THE CANADIAN PRESS
Having waited nearly four years for a World Cup win, Maria Pietilae-Holmner was lost for words when it finally came.
The Swede beat overall leader Tina Maze by just .06 seconds to clinch victory in Saturday's slalom, with home fans given extra reason to cheer as Frida Hansdotter finished third on her 29th birthday.
Talking to the media proved more difficult for Pietilae-Holmner than taming the rock-hard Olympia course in freezing conditions that dropped to minus 17 degrees Celsius (1 degree Fahrenheit) in the morning's first run.
"I'm getting emotional again," Pietilae-Holmner said as she tried to describe what it meant to win her first race since a City Event in Munich in January, 2011.
For a long moment, no words came out, as she sat hunched forward, wiping tears away from her eyes.
It was a ninth career podium for the 28-year-old Pietilae-Holmner and first since finishing second here in a slalom race in March.
Her only other career victory was also in slalom — at Aspen, Colorado two months before Munich.
"This means so much," said Pietilae-Holmner , who won in a combined time of 1 minute, 43.65 seconds. "It's really big to prove I can be the best one again and to do it at home is even bigger."
After crossing the finish line, she paused, looked at the giant screen and then held her hands over her head as she saw the winner's light.
"Emotional is the right word," she said. "I decided to just enjoy it. Sometimes it's easy to get a little bit stressed. I was trying to enjoy the nice view. I'm a skier who hears everything, I can see my coaches on the way down, and for sure I heard the crowd."
Hansdotter finished .32 behind in third for her 13th career podium.
"It's nice to share the podium with Maria," Hansdotter said.
Sixth fastest after the first run, Olympic slalom champion Mikaela Shiffrin of the United States just missed out on another podium, finishing fourth after a brilliant second run full of her trademark aggression. Marie-Michele Gagnon of Lac-Etchemin, Que., was 11th and Erin Mielzynski of Collingwood, Ont., was 21st.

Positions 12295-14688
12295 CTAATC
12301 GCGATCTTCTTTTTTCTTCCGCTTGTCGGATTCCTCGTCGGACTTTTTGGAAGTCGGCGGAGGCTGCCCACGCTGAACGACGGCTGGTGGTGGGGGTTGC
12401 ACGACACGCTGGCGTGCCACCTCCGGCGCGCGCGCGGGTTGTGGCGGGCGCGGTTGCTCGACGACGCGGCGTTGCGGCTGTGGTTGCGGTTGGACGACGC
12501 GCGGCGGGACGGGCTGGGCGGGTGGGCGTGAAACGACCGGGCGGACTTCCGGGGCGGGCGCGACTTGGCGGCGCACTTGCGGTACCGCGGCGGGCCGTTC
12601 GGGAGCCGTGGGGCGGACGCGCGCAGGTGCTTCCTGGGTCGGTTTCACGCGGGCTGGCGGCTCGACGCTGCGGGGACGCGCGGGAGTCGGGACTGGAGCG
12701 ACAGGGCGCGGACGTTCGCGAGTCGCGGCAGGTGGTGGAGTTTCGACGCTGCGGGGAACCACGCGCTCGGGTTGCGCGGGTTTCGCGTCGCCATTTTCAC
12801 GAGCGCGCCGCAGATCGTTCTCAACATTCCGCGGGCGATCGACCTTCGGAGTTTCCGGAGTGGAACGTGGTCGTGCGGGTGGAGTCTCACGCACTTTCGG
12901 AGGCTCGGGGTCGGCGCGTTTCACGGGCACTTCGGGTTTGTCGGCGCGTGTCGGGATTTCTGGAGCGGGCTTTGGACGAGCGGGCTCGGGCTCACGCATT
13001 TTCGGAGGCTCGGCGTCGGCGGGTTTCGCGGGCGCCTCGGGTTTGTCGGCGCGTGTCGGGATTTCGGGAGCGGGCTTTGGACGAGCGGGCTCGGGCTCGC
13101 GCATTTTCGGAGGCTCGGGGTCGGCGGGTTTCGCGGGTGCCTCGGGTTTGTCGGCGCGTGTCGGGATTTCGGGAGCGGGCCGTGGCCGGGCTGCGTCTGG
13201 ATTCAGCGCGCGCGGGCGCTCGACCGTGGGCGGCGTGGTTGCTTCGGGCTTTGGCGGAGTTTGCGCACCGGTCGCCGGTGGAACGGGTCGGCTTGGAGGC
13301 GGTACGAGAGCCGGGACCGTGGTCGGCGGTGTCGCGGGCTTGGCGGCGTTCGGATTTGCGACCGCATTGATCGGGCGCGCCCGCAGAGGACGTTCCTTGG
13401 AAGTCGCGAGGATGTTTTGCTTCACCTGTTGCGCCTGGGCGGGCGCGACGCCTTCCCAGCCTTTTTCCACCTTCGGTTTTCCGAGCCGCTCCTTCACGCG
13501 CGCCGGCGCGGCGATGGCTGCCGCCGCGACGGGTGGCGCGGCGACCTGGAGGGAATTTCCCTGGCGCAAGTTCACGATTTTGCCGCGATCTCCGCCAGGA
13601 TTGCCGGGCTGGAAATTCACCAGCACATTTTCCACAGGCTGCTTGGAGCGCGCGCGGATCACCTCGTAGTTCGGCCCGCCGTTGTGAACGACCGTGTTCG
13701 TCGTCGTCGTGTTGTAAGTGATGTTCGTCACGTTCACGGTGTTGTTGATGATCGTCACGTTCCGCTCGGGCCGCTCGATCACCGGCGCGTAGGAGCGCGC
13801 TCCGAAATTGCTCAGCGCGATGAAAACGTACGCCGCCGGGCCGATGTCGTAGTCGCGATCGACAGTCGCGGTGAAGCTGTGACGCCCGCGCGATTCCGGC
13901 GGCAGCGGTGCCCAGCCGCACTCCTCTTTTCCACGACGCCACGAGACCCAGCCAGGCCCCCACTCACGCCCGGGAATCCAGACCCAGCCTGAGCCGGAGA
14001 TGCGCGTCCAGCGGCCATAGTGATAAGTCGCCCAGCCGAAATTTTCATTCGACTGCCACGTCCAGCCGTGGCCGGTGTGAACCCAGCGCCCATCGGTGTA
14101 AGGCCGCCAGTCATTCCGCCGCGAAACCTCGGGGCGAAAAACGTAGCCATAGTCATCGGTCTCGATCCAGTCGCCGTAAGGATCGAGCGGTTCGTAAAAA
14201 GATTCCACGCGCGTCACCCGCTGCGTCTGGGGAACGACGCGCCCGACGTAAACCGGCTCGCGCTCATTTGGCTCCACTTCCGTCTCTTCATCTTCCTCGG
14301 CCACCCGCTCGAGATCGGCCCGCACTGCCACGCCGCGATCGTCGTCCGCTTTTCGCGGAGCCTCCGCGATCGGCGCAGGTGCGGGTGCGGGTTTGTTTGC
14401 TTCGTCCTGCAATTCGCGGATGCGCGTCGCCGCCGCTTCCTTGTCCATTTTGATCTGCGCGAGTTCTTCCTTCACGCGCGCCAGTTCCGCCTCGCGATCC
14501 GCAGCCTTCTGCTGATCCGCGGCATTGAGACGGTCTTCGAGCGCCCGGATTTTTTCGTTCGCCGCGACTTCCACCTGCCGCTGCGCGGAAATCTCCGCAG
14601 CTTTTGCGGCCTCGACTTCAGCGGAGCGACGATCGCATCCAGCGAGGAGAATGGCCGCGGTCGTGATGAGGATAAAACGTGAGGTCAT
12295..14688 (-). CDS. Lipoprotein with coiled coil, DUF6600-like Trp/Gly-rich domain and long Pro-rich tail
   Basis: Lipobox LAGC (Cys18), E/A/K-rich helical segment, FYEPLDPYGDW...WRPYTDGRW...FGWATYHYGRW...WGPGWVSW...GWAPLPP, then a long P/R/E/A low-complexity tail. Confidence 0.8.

Shiffrin, who won the season-opening giant slalom in Soelden, Austria, in October, posted 51.65 and was just .02 behind a relieved Hansdotter, who clinched her third podium this season, all of them in slalom.
"Another learning experience," said the 19-year-old Shiffrin, who was a disappointing 10th in Friday's giant slalom. "I'm much happier to be fourth and two hundredths off the podium (than 10th)."
The 31-year-old Maze was aiming for her fourth victory of the season and second in slalom, after winning in Levi, Finland, last month.
"Maze is right back where she was two years ago and looks like she's hammering," Shiffrin said. "With the world championships coming up (in late March) everyone's really gunning for the podium and I'm trying to do the same. I have to learn to have that fighting spirit, not just a winning spirit."
After complaining of jet lag on Friday, having made the switch from North America to Europe earlier this week, Maze is looking forward to much-needed rest before heading to the French Alpine resort of Val d'Isere for next week's speed races.
"Now it's two days of sleeping, I'm really happy about that," Maze said. "The body needs some time to get used to it."
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